A macro definition looks like this:
name macro arg1, arg2, ... text end macro
The above block of code defines macro name with arguments arg1, arg2, ... A macro may have no arguments at all. Names of macro arguments work as names of local symbols that can be used within a macro.
If a macro has a long list of arguments, then the list can be split into multiple lines. To indicate that a line of arguments list is continued on the next line, terminate a line, which is continued, with a comma after the name of an argument. This is shown in the following example:
mac1 macro arg1, arg2, arg3, arg4, arg5, arg6, arg7, arg8 ... end macro
Below is an example of a macro that can represent a state linked to the other state in a chain of state transitions:
g1 macro id, ll s##id: stt #id regst ; register passing the state jmp ll end macro
Macro definitions cannot be nested. However, a macro can expand another macro, which expands another macro, and so on. The maximum supported nesting level of macro expansions is equal to 65535.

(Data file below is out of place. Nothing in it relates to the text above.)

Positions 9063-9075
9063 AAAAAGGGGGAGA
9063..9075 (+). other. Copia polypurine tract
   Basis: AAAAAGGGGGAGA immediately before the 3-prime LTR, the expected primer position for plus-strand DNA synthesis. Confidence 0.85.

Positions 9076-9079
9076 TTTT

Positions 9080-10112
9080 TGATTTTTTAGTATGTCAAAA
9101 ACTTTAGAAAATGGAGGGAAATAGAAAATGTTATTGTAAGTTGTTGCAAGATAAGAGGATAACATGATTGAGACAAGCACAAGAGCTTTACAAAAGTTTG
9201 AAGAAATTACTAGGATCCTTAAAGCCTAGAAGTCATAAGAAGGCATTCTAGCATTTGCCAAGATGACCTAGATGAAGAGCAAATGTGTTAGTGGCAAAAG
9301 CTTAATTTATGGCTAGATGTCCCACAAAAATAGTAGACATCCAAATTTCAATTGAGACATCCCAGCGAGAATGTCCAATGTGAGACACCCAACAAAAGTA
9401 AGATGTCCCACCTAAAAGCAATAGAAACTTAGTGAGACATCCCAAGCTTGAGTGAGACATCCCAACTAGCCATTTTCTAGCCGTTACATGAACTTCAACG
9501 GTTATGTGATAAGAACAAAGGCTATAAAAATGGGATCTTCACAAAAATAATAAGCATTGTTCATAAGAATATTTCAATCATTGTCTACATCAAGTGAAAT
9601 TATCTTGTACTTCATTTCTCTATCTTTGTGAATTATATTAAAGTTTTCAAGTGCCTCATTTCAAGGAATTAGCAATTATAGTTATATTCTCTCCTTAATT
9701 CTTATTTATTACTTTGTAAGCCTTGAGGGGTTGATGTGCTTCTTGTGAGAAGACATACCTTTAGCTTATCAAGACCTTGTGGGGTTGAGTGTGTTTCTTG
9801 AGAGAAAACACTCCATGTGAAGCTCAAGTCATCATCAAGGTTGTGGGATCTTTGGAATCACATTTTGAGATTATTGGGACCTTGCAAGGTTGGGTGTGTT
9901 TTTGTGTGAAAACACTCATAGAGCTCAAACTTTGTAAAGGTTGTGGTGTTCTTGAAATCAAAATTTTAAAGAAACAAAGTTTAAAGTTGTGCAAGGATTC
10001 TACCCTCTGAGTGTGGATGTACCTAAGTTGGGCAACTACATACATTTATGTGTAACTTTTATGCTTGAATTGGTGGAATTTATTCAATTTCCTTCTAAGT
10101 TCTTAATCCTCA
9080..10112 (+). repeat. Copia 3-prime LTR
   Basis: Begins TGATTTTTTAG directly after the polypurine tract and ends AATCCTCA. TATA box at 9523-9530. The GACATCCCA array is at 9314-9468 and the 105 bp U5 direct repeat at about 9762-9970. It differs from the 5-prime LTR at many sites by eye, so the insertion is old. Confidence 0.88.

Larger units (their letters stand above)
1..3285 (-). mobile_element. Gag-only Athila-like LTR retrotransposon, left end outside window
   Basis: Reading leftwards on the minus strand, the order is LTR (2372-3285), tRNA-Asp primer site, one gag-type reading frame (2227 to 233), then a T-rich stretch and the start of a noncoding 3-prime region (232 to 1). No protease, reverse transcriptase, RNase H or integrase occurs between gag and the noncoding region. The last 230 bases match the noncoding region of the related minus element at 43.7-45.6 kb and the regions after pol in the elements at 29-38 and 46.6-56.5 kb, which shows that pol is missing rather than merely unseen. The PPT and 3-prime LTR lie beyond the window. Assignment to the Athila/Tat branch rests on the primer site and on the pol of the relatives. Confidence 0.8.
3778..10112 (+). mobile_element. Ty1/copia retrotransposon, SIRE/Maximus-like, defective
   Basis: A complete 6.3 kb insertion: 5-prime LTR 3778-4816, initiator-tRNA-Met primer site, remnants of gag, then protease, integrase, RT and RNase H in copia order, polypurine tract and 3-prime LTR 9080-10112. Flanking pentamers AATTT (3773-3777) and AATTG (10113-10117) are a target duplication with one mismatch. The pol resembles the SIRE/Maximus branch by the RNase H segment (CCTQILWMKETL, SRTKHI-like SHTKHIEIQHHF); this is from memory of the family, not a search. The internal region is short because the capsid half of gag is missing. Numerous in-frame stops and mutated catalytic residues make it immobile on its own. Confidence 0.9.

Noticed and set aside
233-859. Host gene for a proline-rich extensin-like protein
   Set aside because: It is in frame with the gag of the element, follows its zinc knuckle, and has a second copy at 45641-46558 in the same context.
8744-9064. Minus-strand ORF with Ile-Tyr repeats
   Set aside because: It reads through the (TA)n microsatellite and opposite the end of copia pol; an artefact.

To expand macro name defined earlier in source text and use arg1, arg2, … for values of macro arguments, write a line like this:
name arg1, arg2, ...
The name of an expanded macro must be written on a separate line. Such a line must begin with at least one whitespace character followed by the name of the macro or must begin with a location label definition followed by at least one whitespace character and that name. No substitutions of symbol names with symbol values are performed in names of macros to expand. However, such substitutions are performed in values of macro arguments. After substituting, the value of every macro argument must reduce either to verbatim text, which does not contain commas, or to a string literal.
If a macro is expanded using a long list of arguments, then the list can be split into multiple lines. To indicate that a line of arguments list is continued on the next line, terminate a line, which is continued, with a comma after the value of an argument. This is shown in the following example:
mac1 "alpha", 0.1, "beta", 0.2, "gamma", 0.3, "delta", 0.4